ERP in the small business space—don’t confuse small with simple! | The Business Management Blog

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ERP in the small business space—don’t confuse small with simple!

4/13/2012 at 7:45 am by

E is for Enterprise.

The acronymn ERP, similar to a lot of popular phrases, can easily become a meaningless abbreviation. To some people, ERP is a synonym for an accounting system, while for others, it describes any fairly comprehensive business application. To me, it is the letter “E” that has always stood out, and that single letter “E” stands for enterprise. That word alone implies a certain business scaleit sounds forbidding, something most small to medium-sized businesses (SMBs) just don’t relate to.

Fear on many levels.  

Many small business executives steer away from ERP out of fear. And there’s more than enough fear to go around!

There’s the fear of appearing ignorant (“I don’t really understand what ERP is all about”), the fear of significant cost (“I know that ERP projects can sink a company”), and the fear that they might be embarking on a large, complex project without the necessary skills and resources needed to see it through a successful implementation. Many executives simply dismiss ERP as a solution that is not well suited for their business and don’t even explore the potential benefits, or even worse, launch the process with a preconceived notion of how overly simple their business is.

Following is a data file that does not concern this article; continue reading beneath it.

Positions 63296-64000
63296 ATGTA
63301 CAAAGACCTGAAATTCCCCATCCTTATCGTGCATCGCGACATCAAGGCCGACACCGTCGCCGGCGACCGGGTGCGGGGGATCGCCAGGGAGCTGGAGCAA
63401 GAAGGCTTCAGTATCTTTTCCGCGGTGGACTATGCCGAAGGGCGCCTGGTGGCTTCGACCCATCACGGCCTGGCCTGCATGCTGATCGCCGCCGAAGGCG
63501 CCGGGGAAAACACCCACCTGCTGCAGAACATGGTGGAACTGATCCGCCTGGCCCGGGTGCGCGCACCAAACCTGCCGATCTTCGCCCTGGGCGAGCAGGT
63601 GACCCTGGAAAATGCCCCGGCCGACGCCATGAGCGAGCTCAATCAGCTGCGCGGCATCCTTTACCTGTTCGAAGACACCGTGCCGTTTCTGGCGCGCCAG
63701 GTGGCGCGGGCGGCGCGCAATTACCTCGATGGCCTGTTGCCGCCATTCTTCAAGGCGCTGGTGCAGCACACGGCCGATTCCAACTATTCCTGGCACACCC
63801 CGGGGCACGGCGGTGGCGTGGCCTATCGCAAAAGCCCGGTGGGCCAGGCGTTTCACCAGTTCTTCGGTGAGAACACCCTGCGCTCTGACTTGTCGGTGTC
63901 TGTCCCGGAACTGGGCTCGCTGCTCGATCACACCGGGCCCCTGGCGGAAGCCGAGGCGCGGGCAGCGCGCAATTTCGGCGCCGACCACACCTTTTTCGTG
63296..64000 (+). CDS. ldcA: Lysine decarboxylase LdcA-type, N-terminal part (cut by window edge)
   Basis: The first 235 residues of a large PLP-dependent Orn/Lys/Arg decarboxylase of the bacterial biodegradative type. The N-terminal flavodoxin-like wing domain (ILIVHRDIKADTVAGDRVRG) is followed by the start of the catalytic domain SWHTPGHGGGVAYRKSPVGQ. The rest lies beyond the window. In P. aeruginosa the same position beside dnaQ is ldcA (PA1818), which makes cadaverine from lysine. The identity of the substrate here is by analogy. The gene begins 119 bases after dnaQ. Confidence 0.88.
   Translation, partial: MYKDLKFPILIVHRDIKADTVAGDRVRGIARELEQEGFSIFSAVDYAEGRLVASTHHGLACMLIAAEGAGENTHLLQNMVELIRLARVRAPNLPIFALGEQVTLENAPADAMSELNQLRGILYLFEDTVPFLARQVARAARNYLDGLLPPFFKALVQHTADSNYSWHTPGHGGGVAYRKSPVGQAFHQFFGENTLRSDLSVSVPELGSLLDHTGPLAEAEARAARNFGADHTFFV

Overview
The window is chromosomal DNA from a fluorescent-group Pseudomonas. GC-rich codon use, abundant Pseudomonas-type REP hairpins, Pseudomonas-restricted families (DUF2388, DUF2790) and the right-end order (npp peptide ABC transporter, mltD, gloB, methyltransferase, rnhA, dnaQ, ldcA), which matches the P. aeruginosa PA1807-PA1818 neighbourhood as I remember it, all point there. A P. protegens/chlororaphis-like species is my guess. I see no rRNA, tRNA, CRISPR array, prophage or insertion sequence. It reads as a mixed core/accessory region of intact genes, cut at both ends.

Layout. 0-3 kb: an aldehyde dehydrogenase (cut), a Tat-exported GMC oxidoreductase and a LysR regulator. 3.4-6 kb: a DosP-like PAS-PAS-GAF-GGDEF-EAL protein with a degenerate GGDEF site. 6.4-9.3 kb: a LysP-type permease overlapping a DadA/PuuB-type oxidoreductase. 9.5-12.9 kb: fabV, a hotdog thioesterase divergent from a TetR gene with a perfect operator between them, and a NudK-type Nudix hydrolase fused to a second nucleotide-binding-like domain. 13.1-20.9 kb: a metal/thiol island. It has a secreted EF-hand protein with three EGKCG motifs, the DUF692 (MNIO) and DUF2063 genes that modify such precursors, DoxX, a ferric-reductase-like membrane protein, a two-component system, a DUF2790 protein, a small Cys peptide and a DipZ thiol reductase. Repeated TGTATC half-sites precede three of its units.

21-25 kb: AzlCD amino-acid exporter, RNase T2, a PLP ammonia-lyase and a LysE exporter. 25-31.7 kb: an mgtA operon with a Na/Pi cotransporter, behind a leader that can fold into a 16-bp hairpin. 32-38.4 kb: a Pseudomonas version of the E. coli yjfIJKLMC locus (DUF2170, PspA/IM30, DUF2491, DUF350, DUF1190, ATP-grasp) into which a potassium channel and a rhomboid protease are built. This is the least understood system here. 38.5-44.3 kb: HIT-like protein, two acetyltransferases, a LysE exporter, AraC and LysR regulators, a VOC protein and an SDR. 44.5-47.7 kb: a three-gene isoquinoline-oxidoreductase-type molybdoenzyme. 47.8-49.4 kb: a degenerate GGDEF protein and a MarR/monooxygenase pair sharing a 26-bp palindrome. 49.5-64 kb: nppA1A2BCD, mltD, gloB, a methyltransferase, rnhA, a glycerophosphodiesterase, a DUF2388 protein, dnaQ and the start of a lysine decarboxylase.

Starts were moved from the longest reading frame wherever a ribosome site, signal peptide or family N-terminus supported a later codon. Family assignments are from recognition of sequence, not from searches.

Don’t confuse small with simple.  

Here’s some sound advice for those of you thinking about ERP. Don’t confuse small with simple. Don’t come to the table with preconceptions about how simple your business is. Your business may be simple to you and your employees because together you’ve built it, designed it, and worked in it for 20 years, but the systems that support your business very likely embody complex rules, procedures, and processes that are essential to your future success. Those requirements can’t be addressed if they aren’t identified and explained. You can’t find a “better way” if you can’t explain your current way of doing business. So be prepared to discuss those requirements, not hide them!

A small enterprise is still an enterprise. 

Over the past ten years we’ve seen the emergence of the small enterprise: small companies that are global; operate in more than one time zone; consist of more than one company and/or currency; have multi-channel sales models (web, EDI, phone, paper); depend on a very tight integration with their supply chain partners to thrive on thin margins; and need to report financial results quickly, not just at month end. The list goes on. Perhaps not all of these small enterprise descriptions apply to you, but I suspect that more of them do than don’t. And that is what makes you a candidate for ERP, with a capital “E”!

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